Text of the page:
As Harold Bloom points out: “An even more crucial difference from Neoplatonism is that all kabbalistic theories of emanation are also theories of language. For Scholem. . is presumably one of the most important. not a linguistic model.“with original Jewish thought concerning the secrets of letters and of language” (OP 131). “The indissoluble link between the idea of the revealed truth and the notion of language .xii If the notion of the Torah as a model for creation recalls Plato’s Timeaus creation-myth. Plato’s world of Ideas as ultimate Being is a world that ultimately negates language. whose distinctions. The “point of departure” for the Kabbalists was that language is the medium in which “the spiritual life of man is accomplished.” (N 60. if not the most important.xiii There the making of the world is imagined on a visual.doc 13 April 2003 8 . language constitutes in some sense the religious (as well in many ways the historical) dimension of Jewish life. as the “mystery revealed” of all things that exist.”xiv Indeed.xv But Scholem’s Kabbalah runs counter to this negative view of language. 62). . with its study central to Jewish religious 334045287. differentiations and materiality betray its intelligible unity. the status of language in Neoplatonism is far more compromised than in the Kabbalah. legacies bequeathed by Judaism to the history of religions” ( N 60). it is distinct from it exactly in that Plato makes no mention of language as an ontological principle. Scholem in fact repeatedly emphasizes the “metaphysically positive attitude towards language as God’s own instrument” as something that specifically distinguishes Jewish mysticism (MJT 15).” the Kabbalists thus held a “superabundantly positive delineation of language.

due to their grounding in the divine Word or Name. for both are manifestations or expressions of the divine. an aspect which does not altogether merge 334045287. divine text becomes world. World and Torah are mutual reflections as well as extensions of each other. Hermeneutic Multiplicity Language as cosmogonic principle opens into Scholem’s next fundamental principle. the world becomes divine text. Creation and revelation emerge as parallel. both world and Torah.” he writes in “The Name of God. The relationship to reality becomes an interpretive one.doc 13 April 2003 9 . have multiple. that of hermeneutic multiplication and plurality.practice and its status unsurpassed as the manifestation of. as grounded in divine language. experience itself as fundamentally hermeneutic. The ontology of language effectively transforms. the divine. while conversely. 2. The “point of departure of all mystical linguistic theories. Each act of language in both text and world – text as world – acquires a further depth of meaning. indeed infinite meanings and interpretations. As creative language. and hence revealing and partaking in divine language. or casts. as well as intersecting. deriving in. Therefore. This excess. or surplus. and mode of relationship to.” is the view that language “includes an inner property. or supplement of meaning is foundational to Scholem’s basic definition of mysticism of language as such.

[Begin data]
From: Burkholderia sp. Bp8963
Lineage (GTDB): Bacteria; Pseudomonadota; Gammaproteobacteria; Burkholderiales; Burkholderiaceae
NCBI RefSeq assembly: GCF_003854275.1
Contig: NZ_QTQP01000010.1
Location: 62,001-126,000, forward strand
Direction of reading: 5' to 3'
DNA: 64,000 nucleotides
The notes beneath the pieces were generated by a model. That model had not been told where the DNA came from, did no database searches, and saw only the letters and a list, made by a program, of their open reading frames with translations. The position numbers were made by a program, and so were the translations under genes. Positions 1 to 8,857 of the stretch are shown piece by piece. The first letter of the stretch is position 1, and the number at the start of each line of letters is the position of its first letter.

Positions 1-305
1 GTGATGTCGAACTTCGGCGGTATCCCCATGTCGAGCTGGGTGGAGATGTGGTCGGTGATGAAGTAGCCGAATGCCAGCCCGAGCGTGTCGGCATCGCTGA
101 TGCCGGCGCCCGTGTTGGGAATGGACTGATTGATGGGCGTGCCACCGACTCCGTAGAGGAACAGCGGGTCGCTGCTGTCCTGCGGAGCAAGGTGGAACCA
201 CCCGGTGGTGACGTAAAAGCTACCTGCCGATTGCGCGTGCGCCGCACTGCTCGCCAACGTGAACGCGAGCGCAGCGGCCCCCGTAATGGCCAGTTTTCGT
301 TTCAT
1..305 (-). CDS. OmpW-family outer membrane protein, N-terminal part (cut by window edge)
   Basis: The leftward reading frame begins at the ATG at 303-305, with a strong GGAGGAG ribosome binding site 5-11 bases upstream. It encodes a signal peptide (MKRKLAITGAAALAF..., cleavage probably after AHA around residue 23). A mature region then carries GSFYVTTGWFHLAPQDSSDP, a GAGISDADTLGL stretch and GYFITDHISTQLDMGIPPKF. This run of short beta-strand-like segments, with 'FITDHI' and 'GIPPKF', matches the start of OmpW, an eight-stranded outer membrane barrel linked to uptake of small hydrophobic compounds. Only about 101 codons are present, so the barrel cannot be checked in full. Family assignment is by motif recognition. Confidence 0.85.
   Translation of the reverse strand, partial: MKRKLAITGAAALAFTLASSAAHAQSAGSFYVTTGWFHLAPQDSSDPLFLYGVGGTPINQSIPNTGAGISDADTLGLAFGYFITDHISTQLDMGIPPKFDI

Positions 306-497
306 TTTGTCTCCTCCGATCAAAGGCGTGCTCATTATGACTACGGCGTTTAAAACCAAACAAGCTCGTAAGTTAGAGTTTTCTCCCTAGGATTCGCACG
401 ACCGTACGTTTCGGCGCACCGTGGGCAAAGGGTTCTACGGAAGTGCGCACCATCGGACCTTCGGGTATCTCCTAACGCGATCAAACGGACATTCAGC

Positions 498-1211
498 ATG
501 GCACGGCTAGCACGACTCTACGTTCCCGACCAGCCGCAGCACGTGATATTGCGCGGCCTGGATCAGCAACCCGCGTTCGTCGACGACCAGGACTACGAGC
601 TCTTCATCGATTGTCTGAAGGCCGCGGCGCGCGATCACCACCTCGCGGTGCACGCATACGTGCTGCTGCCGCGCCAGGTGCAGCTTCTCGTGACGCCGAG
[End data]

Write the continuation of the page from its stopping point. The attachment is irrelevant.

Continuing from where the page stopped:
the second as an expression of surplus. he says in an interview: “It was clear to them [the Kabbalists] that what we would call technology could not be the last word. as we will go on to see.xvi In Scholem’s own discussion. the first a sense of communicated meaning. surplus meaning imbues even ordinary words. there are further. and again refers to his rebellion against his bourgeois background and its flattening of reality to one. this second.” “The language of God is an absolute. beyond language in an instrumental sense. Beyond whatever instrumental function language performs.” as he writes. material level of experience. This sense of multidimensional experience is fundamental to Scholem’s basic religious as well as linguistic commitment. even if it’s apparently directed at communication” (N 180). This is what I would affirm in kabbalah and reject in technology. a reflection of divine language. it is set forth in its manifestations in all worlds in manifold meanings. of further meaning beyond instrumental information – a formula. that if technology wishes to survive. a “secret” or “hidden dimension of language” (N 61). giving them added depth. uncontained dimensions – an “inner property.doc 13 April 2003 10 . There is a “dual character” of word [case consistency?] and Name.or disappear in the relationships of communication between men” (N 60). In a quite Heideggerean moment. 334045287. Divine language opens to “infinite levels of meaning. with close ties to contemporary theory. and it is from here that the language of men also derives its majesty. it must reveal a symbolic dimension. what he calls later in the essay a “reflected splendor. which coincide with one another in revelation” (N 177).

Technology thinks it can banish the symbolic dimension” (JJ 48). as its creative source. ultimately entails a core principle of negation. The language of the divine Names as the material of the created world themselves derive in an ultimate Name so transcendent as to be inexpressible and beyond being. The world is also – but not only – what is apparent to us” (JJ 48). of divine Names expressing itself in an ontology of letters and revealed text. A Negative Theory of Representation Scholem’s mystical theory of language. This is the case both for the ontology and the hermeneutic that Scholem presents. he speaks of a fundamental feeling in the Kabbalah “that there is a mystery – a secret – in the world. All being issues forth from a transcendent origin paradoxically called nothingness [below. refracted through illimitable interpretation. at the root of kabbalistic ontology. As against this. there is an ontic break. According to Scholem. which he describes as “a hidden facet to the historical process taking place here that may have a religio-metaphysical aspect” (JJ 43). This commitment to mystery infused his view of history – what Joseph Dan names history’s mystical dimensionxvii – including the one he was living.doc 13 April 2003 11 . History thus also becomes a divine text. with multiple strata inviting and generating hermeneutic experience. upper case]. 3. a doubling hinted in the term shem ha- 334045287. Divinity itself is drawn into a dialectic of the hidden and manifest.